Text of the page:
Dialectical behavior therapy (DBT) is an evidence-based therapeutic model originally developed by Dr. Marsha Linehan. She found that traditional cognitive behavioral therapies did not always help people who experienced chronic suicidal ideation or symptoms of borderline personality. Since then, DBT has been found to be effective with several other groups of people, including teenagers.
One component of DBT involves group skills training in addition to weekly individual counseling. In the group setting, people can learn and practice skills in a helpful and supportive environment, with active peer feedback. (Individual counseling can then focus on how a person is applying the skills to their own life, as well as process any concerns or issues that pop up over the course of the week.)
Positive Assumptions for Teens in DBT Group Skills Training
Many people know the playful phrase, “When you assume, you make an ass out of you and me.” Why is this? Because assumptions are unproven beliefs. If you assume wrongly, without taking the time to gather or confirm your assumptions with credible sources, it can hurt relationships. However, assumptions can benefit the therapeutic process when everyone agrees on the same positive assumptions.
The following are DBT’s Treatment Assumptions for Teens in a Skills Training Group. Agreeing to these assumptions is believed to be helpful for teens, their caregivers, and the skills trainers. The idea is to become more accepting, less judgmental, and to think and act more dialectically (one of the core concepts of DBT).
- Everyone in the group is doing the best they can. People are behaving, thinking, and emoting the best way they are capable at this time. It is hoped that, with time and practice, their “best” will improve.
- Everyone in the group wants to improve. People don’t want to stay feeling, behaving, or thinking the way they currently are. As humans, we are always striving to grow and develop in meaningful ways.
- Everyone needs to do better, and be more motivated to change. This assumption goes hand-in-hand with the first two assumptions. While people are doing the best they can and want to improve, they need to do (or behave) better and increase their motivation in order to make these changes.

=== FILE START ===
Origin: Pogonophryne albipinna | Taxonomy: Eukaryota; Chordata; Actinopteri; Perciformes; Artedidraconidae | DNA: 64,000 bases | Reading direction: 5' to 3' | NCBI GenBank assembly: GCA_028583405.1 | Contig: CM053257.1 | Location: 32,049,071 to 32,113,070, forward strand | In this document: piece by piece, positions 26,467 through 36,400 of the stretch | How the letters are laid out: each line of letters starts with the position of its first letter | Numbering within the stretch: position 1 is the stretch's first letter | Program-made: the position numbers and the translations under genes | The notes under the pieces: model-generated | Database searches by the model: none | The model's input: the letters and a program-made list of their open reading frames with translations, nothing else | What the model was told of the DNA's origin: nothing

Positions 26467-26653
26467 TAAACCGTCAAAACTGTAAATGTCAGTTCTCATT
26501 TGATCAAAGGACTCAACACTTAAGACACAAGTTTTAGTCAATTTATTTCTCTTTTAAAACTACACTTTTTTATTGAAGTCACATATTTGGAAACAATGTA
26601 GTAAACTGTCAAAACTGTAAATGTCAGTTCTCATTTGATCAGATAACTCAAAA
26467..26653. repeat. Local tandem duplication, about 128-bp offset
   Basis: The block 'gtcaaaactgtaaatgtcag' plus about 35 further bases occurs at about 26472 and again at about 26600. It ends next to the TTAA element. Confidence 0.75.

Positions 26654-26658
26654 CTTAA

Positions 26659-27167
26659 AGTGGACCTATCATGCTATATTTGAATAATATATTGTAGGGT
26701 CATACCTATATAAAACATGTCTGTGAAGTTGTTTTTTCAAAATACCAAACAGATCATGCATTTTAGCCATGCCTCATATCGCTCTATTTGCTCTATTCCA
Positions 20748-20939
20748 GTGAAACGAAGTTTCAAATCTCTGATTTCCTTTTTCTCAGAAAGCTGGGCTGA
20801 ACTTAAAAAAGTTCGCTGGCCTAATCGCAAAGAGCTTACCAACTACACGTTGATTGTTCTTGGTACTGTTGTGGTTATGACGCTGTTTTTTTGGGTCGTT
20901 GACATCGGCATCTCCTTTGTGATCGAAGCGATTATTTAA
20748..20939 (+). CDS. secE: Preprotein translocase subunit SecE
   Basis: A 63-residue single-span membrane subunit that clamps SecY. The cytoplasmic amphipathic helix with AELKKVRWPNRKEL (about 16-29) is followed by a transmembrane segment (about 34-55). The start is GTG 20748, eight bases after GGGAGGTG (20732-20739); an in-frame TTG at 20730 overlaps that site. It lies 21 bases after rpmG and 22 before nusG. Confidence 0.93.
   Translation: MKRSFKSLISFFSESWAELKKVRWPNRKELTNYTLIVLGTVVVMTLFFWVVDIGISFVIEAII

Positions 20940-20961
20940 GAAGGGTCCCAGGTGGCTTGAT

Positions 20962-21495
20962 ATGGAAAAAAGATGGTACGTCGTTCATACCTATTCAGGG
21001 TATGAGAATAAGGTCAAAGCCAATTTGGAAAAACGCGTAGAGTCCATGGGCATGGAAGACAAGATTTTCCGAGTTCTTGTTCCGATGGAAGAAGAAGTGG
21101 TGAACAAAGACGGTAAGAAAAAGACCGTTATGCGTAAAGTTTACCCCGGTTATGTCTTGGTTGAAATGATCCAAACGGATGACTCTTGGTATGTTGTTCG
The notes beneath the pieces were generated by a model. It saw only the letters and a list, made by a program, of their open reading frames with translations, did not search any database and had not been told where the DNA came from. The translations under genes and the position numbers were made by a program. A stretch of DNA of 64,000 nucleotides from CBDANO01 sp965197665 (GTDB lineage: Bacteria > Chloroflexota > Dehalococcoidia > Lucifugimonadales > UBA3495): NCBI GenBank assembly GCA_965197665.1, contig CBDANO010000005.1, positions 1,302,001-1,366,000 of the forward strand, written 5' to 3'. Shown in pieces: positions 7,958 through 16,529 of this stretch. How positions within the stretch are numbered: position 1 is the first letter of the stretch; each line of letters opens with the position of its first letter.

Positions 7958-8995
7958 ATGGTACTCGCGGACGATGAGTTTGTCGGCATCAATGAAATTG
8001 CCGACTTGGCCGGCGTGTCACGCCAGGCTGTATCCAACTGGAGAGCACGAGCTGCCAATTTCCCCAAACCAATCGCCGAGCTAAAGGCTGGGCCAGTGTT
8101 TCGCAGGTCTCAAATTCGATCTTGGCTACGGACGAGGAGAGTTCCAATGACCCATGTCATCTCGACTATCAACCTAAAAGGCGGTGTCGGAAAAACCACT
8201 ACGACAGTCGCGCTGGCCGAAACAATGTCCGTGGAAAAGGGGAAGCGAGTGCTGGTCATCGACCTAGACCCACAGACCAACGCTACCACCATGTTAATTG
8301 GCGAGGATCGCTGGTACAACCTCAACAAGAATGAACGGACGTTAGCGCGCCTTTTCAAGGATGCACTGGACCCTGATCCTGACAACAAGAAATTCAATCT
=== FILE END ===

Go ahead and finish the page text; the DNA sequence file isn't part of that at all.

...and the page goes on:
- People may not have caused all of their problems, but they have to solve them anyway. The phrase “the best-laid plans oft go awry” applies here. If someone rear-ends your car, you may not have caused the accident or be considered “at fault,” but you still need to figure out how you are going to fix your car. The same concept applies to group members’ experiences. Note: For adolescents, given that they are underage, they may need to reach out to supportive adults to help solve problems that are beyond their control or ability to solve on their own.
- The lives of group members are painful as they are currently being lived. The average person experiences many challenges. However, if you consider the experiences that contributed to a group member being recommended and accepted to a DBT skills training group, it would be ridiculous not to consider that life may be extra hard and painful right now.
- Group members must learn and practice new behaviors in all important situations in their lives. It’s always awesome when a group member can master a skill in the therapy or group room. However, if you aren’t taking and using the skills all the other hours of the week you spend outside of these rooms, you aren’t getting the most bang for your buck. This means practicing and discussing your experience using these skills in daily life experiences.
- There is no absolute truth. This is a difficult concept to grasp and live. By valuing the validity of two viewpoints, even when they seem like polar opposites, people can learn to value and respect each other. This is a concept that is often further discussed and practiced when members learn more about how to think and act more dialectically.
- Teens and their family members cannot fail in DBT. This is a radical concept for some people. Often, people in therapy and their families are blamed for not being motivated enough, working hard enough, or trying hard enough. In DBT, blame is not effective (plus, you would never tell someone suffering from a broken bone that isn’t healing properly that they aren’t working hard enough to heal themselves). It may simply be time to consider a different course of treatment if things are not improving, just as an orthopedist may discuss a different treatment if a broken bone is not healing as expected.
If these assumptions make sense to you, and you are interested in enrolling yourself or your teen in DBT skills group therapy, I urge you to talk with your therapist or contact one about options in your community.
Rathus, J. H., & Miller, A. L. (2015). DBT Skills Manual for Adolescents. New York, NY: Guilford Press.
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